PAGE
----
That is an overview about the implementation of the MVC structure in GEF. Now we will give a short description about how the GEF application works. It works as follows: EditPartViewer receives the user’s operations, such as selecting node, adding node or deleting node. Every node corresponds to an EditPart object, this object contains a group of EditPolicy classified by the operation Role. Every EditPolicy is corresponding to some Command objects. These commands will modify the model at last. The user’s operations are converted to Request assigned to the appropriate EditPolicy. Then the EditPolicy create appropriate Commands to modify the model. These Commands will be saved in EditDomain’s command stack to perform the redo / undo functions. EditDomain is specially used to maintain the objects of EditPartViewer and Command. Generally every Editor corresponds to a unique of these objects. Figure 4.10 from [12] shows an example of the communication chain.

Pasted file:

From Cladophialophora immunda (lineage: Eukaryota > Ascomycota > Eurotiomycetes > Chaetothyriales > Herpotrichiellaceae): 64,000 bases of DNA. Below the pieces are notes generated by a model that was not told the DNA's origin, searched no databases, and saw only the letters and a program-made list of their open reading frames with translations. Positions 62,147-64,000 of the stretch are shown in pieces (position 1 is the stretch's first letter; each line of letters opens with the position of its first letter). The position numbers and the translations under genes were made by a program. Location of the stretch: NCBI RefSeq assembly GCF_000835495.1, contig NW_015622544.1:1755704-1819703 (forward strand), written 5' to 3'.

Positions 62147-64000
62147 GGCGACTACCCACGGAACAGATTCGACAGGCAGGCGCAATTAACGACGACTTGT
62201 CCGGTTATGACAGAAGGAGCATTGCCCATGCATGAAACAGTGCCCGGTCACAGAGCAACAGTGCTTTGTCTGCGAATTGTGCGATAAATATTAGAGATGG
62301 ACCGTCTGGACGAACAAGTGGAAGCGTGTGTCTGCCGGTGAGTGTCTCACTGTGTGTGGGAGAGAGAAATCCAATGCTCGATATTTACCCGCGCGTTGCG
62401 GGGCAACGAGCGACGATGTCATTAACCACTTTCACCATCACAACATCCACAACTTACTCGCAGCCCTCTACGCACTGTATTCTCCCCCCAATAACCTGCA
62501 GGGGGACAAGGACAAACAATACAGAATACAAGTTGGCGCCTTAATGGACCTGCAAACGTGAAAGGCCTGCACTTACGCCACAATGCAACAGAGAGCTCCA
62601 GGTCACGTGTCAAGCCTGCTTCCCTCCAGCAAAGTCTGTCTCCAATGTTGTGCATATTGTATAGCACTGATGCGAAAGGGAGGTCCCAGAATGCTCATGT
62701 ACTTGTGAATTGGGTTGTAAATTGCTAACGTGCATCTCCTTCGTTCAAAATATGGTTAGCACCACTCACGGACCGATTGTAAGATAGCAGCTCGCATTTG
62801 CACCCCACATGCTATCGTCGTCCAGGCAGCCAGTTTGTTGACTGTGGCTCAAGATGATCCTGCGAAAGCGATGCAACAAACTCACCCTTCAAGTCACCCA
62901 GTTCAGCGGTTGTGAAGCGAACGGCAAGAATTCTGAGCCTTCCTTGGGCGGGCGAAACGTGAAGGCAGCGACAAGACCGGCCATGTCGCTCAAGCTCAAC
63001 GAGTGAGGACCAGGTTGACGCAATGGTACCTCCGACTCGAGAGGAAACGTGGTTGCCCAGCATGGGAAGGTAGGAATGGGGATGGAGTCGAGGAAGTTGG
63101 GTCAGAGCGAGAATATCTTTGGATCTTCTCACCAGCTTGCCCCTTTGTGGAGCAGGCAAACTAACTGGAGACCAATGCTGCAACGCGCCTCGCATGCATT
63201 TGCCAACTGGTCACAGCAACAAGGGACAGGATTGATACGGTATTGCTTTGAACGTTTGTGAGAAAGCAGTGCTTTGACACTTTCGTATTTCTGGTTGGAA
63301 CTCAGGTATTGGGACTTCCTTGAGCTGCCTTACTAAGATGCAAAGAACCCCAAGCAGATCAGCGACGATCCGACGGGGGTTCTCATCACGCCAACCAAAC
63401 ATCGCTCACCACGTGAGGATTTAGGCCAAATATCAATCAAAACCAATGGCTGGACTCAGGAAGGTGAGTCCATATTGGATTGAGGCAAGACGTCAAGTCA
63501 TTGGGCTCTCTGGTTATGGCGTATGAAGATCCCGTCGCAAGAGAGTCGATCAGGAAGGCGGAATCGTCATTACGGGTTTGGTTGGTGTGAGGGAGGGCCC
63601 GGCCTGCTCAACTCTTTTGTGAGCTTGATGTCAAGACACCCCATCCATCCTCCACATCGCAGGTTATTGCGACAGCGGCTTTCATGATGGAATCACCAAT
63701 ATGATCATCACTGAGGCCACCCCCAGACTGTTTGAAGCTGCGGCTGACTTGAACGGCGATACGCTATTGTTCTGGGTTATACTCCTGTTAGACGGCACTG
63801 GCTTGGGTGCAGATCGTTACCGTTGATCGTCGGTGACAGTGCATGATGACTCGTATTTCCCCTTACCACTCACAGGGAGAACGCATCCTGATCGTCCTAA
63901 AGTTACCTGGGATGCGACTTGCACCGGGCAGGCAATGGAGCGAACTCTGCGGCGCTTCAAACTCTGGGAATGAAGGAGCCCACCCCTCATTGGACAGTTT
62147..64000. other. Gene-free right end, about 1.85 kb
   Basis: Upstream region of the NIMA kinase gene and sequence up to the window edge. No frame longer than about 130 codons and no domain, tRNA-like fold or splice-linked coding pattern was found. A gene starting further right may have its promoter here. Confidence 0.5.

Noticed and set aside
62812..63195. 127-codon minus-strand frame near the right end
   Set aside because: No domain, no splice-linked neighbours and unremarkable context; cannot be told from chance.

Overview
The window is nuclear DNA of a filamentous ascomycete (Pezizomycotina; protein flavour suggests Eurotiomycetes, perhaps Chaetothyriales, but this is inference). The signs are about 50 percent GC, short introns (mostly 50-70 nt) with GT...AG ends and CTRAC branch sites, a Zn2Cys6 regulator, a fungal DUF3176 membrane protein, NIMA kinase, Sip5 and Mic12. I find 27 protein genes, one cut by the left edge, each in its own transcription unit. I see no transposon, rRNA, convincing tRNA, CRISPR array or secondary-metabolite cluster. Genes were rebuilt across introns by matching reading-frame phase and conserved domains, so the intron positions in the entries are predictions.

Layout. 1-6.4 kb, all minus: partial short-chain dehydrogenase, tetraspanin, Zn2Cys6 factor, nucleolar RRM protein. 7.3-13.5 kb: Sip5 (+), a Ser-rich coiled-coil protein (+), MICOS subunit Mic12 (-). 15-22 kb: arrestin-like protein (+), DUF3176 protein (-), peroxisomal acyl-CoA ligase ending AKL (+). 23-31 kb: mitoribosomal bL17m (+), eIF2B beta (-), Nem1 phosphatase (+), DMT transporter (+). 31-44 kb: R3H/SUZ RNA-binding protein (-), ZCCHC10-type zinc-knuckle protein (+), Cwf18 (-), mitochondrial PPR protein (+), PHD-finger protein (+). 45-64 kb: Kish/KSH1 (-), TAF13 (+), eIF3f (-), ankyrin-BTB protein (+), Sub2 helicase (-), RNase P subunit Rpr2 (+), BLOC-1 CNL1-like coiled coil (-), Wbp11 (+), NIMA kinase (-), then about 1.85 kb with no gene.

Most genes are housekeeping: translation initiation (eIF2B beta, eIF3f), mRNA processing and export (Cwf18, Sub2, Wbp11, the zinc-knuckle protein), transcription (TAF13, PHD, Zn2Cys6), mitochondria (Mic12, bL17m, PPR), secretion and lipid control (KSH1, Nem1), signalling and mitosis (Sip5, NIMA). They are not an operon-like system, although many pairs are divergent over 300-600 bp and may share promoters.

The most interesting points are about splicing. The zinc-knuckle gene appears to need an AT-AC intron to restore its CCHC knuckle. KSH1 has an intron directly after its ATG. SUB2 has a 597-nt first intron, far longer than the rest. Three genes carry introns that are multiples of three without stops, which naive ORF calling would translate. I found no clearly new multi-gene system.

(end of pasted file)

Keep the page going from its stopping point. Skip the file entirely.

Figure 4.10: Communication chain Request – EditPart – Command

For more details about the GEF framework can be seen in [11,12,14].

4.3 Architecture of our product

After talking about these prerequisite for our product, we will describe the architecture of our product integrating with these above tools.